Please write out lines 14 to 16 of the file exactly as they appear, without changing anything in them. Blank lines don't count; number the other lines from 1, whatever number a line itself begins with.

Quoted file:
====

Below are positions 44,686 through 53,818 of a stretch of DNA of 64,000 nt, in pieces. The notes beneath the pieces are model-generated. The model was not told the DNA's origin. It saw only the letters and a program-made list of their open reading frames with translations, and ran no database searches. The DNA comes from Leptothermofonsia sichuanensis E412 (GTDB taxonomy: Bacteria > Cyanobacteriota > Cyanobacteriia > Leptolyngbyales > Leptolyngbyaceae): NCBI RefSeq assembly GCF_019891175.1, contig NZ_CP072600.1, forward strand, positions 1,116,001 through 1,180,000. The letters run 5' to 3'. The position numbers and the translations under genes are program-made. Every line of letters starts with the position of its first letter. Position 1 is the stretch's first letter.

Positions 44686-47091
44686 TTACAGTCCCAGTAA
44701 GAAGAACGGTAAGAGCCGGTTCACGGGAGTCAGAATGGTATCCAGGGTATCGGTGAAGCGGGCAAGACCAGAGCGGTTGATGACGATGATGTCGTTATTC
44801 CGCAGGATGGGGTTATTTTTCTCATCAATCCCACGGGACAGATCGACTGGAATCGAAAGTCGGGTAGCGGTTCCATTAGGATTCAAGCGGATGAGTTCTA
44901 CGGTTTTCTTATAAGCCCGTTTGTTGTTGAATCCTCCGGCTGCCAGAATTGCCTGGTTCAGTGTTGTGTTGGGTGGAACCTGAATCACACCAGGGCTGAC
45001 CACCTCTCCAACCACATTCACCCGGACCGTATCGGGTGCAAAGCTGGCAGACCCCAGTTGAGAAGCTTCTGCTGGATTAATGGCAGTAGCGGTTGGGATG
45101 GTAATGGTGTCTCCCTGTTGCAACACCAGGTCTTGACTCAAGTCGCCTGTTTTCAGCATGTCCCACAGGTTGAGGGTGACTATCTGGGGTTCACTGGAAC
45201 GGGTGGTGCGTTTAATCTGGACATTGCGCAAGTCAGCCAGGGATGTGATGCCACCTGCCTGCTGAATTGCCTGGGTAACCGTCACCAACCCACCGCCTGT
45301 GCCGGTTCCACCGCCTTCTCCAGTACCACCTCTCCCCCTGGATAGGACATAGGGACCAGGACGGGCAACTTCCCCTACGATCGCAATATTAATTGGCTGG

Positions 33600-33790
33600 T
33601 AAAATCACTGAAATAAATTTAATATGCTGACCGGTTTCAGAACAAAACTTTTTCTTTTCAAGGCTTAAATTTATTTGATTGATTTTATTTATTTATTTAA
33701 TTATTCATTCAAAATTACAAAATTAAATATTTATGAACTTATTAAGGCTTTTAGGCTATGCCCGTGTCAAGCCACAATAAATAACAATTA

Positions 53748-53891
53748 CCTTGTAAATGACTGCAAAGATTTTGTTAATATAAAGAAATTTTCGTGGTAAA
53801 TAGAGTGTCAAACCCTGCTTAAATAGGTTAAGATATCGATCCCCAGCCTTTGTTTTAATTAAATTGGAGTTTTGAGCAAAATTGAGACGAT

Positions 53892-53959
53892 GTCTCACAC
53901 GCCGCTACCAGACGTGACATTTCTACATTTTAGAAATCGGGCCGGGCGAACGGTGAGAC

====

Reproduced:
33701 TTATTCATTCAAAATTACAAAATTAAATATTTATGAACTTATTAAGGCTTTTAGGCTATGCCCGTGTCAAGCCACAATAAATAACAATTA

Positions 53748-53891
53748 CCTTGTAAATGACTGCAAAGATTTTGTTAATATAAAGAAATTTTCGTGGTAAA